Unfortunately this descent into morbidity and hyperrealism only continues in The Dark Knight Rises. Following the conclusion of the previous film, Batman has retired and Bruce Wayne has spent eight years as a recluse. The film hybridises elements of the The Dark Knight Returns, Knightfall and No Man's Land storylines into a film about Batman returning to work to fight Bane who has cut off Gotham from the outside world and placed it under mob rule. The film owes a lot, narratively, to Batman Begins more than The Dark Knight, and it's obvious that Nolan was trying to make the film feel like an effective sequel to both previous instalments simultaneously. The League of Shadows is heavily referenced, Ra's al Ghul appears in a brief cameo and Batman is returned to far-flung and exotic parts of the world but simultaneously much is made of the death of Two-Face and Commissioner Gordon's efforts to cover up his killing spree at the end of The Dark Knight. What makes this jarring is the complete absence of any mention or reference whatsoever of the Joker. It was increasingly obvious to me over the course of the film that Heath Ledger's death had thrown an even more massive spanner than was already expected in the proverbial works in terms of making an effective sequel to The Dark Knight. Nolan and co excised any account of the Joker out of respect for Heath Ledger, and while this tact is commendable it feels awkward when they reference the events of the previous film. He is, to put it simply, conspicuous by his absence.
The main villain, therefore, takes the form of Bane. I wonder if, perhaps, given Joker's absence, it was a mistake for Nolan to have eliminated Two-Face in the same film, arguably Batman's next most dangerous villain, or to have reduced Scarecrow to such a secondary antagonist. It feels like Nolan was scrabbling around for another Batman foe who could be portrayed as realistic; obviously characters like Mr. Freeze, the Penguin, Poison Ivy and Clayface were out of the question and it would be impossible to make Riddler realistic without putting him in the position in which he so often finds himself as little more than a poor man's Joker. Personally I always thought that Black Mask would have been a good choice of enemy in Nolan's Batman-verse but perhaps having a skull-themed villain so soon after Captain America wouldn't have worked anyway. Deadshot might also have had potential as a supporting foe, or perhaps Professor Hugo Strange.
Nonetheless we get Bane, and I suppose he's one of the more plausible members of Batman's rogues' gallery. However instead of a luchadore-masked Venom addict criminal mastermind, this film portrays him in a rather more bland "realistic" style as a terrorist trying to fulfil Ra's al Ghul's legacy with the assistance of a mask which provides him with constant anaesthesia, necessary after sustaining never-fully-disclosed injuries in his past. Instead of being Hispanic he speaks with a rather bizarrely exaggerated English accent and always walks around the place clutching his lapels. At first I thought it was an interesting depiction of Bane as an affably evil monster, and satisfying to see him depicted as the genius brute portrayed in the comics. However as his aims as a boring movie terrorist were increasingly established and he developed a propensity for delivering tiresome, cliché-ridden monologues I became increasingly exhausted with his presence. Some would argue that it would be impossible to have another villain as successful as Heath Ledger's Joker but I believe they made a mistake in turning Bane into a jovial English gent. It would have been more effective, in my opinion, to have had a villain which contrasted to both the humorous insanity of the Joker and the collected self-assurance of Ra's al Ghul by depicting Bane as still calculating and intelligent but furious and raging. Sadly it was not to be, and Bane becomes increasingly tedious as the film continues. Tom Hardy does as good a job as he can in the restrictive mask to portray Bane but he's let down by a weak script which leaves the character ultimately unfulfilled.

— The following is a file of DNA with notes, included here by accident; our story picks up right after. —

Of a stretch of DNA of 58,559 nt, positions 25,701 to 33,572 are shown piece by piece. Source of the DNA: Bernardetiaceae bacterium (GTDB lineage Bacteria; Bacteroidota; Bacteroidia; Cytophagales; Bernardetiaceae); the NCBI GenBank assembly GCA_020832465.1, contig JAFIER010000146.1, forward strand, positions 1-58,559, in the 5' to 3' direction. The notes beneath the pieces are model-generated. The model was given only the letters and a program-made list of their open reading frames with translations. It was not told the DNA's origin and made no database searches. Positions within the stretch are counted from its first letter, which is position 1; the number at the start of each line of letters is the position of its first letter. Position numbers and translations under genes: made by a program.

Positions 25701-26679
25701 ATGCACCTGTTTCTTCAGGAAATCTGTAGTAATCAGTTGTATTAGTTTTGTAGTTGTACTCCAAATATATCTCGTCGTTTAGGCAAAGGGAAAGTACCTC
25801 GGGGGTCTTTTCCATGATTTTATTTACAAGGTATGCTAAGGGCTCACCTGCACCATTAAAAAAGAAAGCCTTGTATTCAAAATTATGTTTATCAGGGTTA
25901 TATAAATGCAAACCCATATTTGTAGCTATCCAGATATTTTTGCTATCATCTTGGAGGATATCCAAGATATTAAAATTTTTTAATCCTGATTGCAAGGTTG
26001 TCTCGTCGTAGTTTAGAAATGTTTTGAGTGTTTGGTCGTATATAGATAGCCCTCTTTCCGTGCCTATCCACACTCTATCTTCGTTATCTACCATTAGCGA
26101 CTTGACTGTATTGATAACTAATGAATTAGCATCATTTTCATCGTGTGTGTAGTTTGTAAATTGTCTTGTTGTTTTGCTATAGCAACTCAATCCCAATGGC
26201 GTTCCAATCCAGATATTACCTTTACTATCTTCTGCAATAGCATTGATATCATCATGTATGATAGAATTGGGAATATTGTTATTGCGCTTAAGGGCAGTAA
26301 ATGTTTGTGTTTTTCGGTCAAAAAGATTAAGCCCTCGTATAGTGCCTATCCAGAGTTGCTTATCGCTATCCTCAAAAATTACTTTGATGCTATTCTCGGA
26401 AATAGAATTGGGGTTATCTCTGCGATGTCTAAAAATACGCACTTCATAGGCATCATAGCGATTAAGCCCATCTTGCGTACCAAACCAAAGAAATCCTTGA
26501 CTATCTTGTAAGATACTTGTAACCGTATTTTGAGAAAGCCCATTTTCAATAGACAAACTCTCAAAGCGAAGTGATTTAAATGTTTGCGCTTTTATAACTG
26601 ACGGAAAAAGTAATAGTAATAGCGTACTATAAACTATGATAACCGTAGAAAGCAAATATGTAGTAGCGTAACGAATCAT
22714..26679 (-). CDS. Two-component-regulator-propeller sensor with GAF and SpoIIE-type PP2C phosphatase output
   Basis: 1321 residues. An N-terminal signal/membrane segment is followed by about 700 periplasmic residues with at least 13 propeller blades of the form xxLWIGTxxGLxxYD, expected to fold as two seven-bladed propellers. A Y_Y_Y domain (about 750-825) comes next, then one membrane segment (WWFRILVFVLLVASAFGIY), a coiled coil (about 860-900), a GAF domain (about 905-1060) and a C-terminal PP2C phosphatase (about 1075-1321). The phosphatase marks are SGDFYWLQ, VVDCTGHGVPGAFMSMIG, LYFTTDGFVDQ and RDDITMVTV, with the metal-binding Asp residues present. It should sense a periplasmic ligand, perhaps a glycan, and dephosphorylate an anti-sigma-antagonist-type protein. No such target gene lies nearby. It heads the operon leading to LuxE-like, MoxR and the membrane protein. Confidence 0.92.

The other classic Batman character introduced in this film is Catwoman. Never referred to as such, only on a newspaper headline as "the Cat", Selina Kyle is once again a master thief and cracksperson intent on discovering a device called the Blank Slate which can erase one's existence from all records. The film maintains the typical depiction of Catwoman as a relatively neutral and self-interested character who turns to good only in duress or out of affection for Batman but in this case she's also trying to start afresh by erasing her criminal past. Shame she's got to commit crimes to stop being a criminal! Anyway if any character felt like a forced love interest for Batman in this film it was her. As the ultmate successor to Rachel it seems as if they just wanted Batman to have someone with whom to settle down. She disappears about halfway through the film and seems to have been practically forgotten about by the writers until the end. To be honest, I've never been much of a fan of Anne Hathaway in anything I've seen her in and this didn't change my mind. The film takes the predictable route of making Catwoman into a hybrid action girl-femme fatale as usual and doesn't really achieve much with the character. She changes her mind about being completely selfish and saves Batman in the end. Whoop de do. Maybe if Bat-fans hadn't seen this exact scenario last year in Batman: Arkham City it would have seemed more original, but probably not.